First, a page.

November 13th, 2014 Environmental Impacts

EU to allow national bans on GMOs


On Tuesday, MEPs voted to allow national bans on Genetically Modified (GM) food crops for environmental and health reasons, even if the European Commission and the European Food and Safety Authority has approved them for cultivation.

Without this amendment, member states would only have been granted a limited right to opt out of the two year moratorium on growing Genetically Modified Organisms (GMOs). Any country choosing to opt out would have faced pressure from the GM lobby and the EU’s ‘single market’ guidelines, making an ‘opt out’ almost impossible. This would be despite findings from a number of surveys[1] that show a majority of the British public do not want GM foods in any part of the food chain, as reported by GM Freeze.

The impacts of GMOs are still unknown. Despite its approval by the EU[2], The Guardian recently cited a new report on a GM maize strain grown in Europe that has negative health impacts in rats. The long term impacts of herbicides and pesticides associated with GMOs (like Monsanto’s Roundup) are also unknown.

Perhaps the greatest threat from GMOs is the industry’s stranglehold on seeds and consequently, the farmers who sow them. Monsanto, a multinational agrochemical company with a monopoly over the GM industry, threatens to sue farmers whose crops have been contaminated by GM varieties.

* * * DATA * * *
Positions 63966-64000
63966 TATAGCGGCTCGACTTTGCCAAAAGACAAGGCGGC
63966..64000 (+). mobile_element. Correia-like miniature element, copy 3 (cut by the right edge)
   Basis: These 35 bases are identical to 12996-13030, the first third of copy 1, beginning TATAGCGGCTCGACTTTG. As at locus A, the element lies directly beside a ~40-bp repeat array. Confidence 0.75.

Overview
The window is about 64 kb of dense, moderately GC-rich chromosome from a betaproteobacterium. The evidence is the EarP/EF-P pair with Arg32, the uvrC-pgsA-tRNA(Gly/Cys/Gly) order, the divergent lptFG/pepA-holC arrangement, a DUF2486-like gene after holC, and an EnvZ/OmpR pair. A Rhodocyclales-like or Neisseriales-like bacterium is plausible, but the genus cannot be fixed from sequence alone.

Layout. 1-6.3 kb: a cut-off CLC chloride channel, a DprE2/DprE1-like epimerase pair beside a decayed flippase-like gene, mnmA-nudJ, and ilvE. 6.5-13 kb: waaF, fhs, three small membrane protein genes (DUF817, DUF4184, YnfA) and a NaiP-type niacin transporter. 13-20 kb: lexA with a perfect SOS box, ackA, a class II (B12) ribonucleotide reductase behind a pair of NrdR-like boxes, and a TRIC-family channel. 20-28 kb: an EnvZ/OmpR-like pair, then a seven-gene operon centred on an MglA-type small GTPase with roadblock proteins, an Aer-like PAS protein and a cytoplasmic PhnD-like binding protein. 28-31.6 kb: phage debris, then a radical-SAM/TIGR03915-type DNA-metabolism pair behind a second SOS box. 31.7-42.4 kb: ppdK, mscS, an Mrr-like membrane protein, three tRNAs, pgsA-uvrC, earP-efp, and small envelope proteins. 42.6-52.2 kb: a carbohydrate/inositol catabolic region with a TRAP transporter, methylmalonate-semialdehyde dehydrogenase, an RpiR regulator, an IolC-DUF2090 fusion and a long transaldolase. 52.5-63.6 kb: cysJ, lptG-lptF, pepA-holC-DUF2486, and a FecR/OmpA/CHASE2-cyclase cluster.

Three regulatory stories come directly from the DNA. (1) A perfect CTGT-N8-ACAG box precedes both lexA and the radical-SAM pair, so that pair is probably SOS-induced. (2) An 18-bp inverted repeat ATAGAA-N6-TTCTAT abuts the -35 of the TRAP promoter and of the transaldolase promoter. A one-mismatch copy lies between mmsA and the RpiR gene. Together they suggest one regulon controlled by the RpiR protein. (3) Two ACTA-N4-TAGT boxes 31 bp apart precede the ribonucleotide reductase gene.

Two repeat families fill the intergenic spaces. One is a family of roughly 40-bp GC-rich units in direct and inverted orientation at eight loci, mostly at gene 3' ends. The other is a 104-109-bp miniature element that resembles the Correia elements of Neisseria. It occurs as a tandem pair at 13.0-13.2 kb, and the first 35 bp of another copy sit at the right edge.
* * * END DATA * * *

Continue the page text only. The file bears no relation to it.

Keith Taylor, Green Party MEP for South East England who voted in favour of national bans, says, “If we are going to provide food for the Earth’s growing population in a time of climate chaos, then small-scale and ideally organic farming is the answer – not Monsanto-dominated unsafe GMO agriculture.”[3]

Thanks to Tuesday’s vote, countries can now introduce national bans on GMOs without the threat of legal action from the GM industry or the EU. National bans will also mean fewer GM food crops and, as a result, reduced risk of crop contamination.

Despite this opt out on growing GM crops, in 2013 British supermarkets reneged on a long standing agreement not to use GM in animal feed. So we will still be eating GM via our meat.

National bans on growing GM food crops are a good start. But in an EU those countries that have banned GMOs may find themselves pushed out of the market by cheaper crops, imported from countries that haven’t banned them. This would lead to a similar story to that of the meat industry, where countries with lower standards are undermining those with higher standards through imports. We would like to see a ban on the growing and importation of all GM crops, and meat fed on GM crops.




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